Walking through the streets of Yeast Van these days, with craft breweries seemingly dotting every block, it’s crazy to think that just five years ago, none of this awesomeness existed.
Prior to 2012, the East Vancouver neighbourhood was home to just a single craft brewery tasting room; Storm Brewing, founded in 1994 by the mad scientist himself, James Walton. For many Vancouverites (myself included), stumbling upon Storm Brewing was like discovering some wonderful secret, a bastion of creative awesomeness amongst Vancouver’s stifling banality.
This is too cool! How has our puritanical government not discovered this place and shut it down? I remember thinking to myself the first time I cautiously entered Walton’s ramshackle laboratory.
Aaron Jonckheere, one of the co-founders of Strange Fellows Brewing, had a similar experience the first time he set foot in Storm. Like so many craft brewers, Storm’s “weird is wonderful” mantra was an inspiration.
“It’s such a vibrant scene now,” says Jonckheere. “But James, he was really the first. He put [Yeast Van] on the map.”
Today, the neighbourhood is home to 14 craft breweries (and one fantastic distillery), all of which will be throwing open their doors to the public this Sunday, April 30 for the second annual Yeast Van Hop Circuit.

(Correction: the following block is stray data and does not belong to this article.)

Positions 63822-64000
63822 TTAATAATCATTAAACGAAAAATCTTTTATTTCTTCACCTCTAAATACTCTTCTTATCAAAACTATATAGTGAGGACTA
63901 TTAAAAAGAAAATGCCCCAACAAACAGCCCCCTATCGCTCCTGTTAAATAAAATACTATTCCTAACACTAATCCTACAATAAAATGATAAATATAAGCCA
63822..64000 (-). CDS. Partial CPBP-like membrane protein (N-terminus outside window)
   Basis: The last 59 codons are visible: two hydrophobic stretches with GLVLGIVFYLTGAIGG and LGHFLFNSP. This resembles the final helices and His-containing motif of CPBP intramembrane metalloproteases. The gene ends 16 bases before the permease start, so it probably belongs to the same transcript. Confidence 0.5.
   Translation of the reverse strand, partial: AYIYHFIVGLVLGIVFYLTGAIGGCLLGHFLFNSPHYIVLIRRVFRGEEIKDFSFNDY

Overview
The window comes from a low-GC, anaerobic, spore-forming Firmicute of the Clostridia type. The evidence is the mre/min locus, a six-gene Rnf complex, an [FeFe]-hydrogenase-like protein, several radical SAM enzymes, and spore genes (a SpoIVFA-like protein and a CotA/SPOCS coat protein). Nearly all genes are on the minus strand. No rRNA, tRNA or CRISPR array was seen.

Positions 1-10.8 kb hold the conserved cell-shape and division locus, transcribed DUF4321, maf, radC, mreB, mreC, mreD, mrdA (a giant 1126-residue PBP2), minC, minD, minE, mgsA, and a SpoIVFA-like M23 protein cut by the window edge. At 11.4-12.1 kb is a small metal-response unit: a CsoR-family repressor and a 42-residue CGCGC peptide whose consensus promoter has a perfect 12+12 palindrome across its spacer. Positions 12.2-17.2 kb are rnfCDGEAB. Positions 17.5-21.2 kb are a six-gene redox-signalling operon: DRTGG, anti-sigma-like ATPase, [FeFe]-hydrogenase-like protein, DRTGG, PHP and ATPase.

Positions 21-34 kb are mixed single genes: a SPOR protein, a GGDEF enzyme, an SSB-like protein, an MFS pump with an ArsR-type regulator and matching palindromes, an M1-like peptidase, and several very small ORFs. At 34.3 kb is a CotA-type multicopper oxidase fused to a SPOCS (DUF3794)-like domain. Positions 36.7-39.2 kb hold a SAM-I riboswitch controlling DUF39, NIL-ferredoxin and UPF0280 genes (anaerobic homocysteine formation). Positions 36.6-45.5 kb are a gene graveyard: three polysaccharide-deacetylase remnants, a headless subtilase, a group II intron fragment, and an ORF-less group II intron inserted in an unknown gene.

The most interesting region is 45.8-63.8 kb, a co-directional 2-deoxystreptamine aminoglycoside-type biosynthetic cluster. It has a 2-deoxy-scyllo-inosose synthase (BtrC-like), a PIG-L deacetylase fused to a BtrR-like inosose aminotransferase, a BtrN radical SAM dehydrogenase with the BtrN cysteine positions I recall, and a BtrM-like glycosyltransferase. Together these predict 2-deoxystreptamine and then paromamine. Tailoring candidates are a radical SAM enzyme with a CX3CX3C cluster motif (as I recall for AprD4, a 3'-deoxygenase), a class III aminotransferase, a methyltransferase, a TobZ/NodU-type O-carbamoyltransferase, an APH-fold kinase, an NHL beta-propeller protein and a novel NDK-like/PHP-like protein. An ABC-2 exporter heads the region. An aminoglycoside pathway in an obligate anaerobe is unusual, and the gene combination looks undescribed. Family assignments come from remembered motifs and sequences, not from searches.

Jonckheere is organizing the Hop Circuit, which will see all the participating breweries and distilleries (well, distillery) give public, behind-the-scene tours of their operations. The breweries will also each be pouring special limited edition beers for everyone who comes by for a visit.
“It’s a great opportunity for the public to hang out and have a beer with brewers and get to know who makes their favourite beers,” says Jonckheere.
It’s largely a self-guided tour, with a free shuttle bus running between the breweries. There will also be food trucks at all the breweries that don’t serve food, so you can regain your strength along the way. This is not something you want to do on an empty stomach, after all.
New additions this year include rookie breweries Andina, Luppolo, and Strathcona, all of which are definitely worth a visit. Parallel 49’s new tasting room and restaurant isn’t completed yet, but they will be offering self-guided brewery tours and hosting a beer garden behind the brewery (between Triumph and Pandora Streets).
With so many breweries so close together, Jonckheere says the brewers have formed the informal Yeast Van Brewing District association to connect each other and organize events like the Hop Circuit.
“We’re all pulling for each other and we’re all working together,” he says. “We’ll share yeast. If a brewery is out of growlers, we’ll send some over.”
Jonckheere also wants to stress, if you’re coming out for the Hop Circuit, don’t bike and drink. For real. We’ve all done it (I know I have), but it’s such a terrible, dangerous idea, and we all need to stop. If you try to visit all the breweries on the 30th, you’ll be in no shape to ride a bike afterwards. The breweries are close enough to walk, so do that, or hop the free shuttle provided by Vancouver Brewery Tours. And whatever you do, don’t drive. That would just be stupid.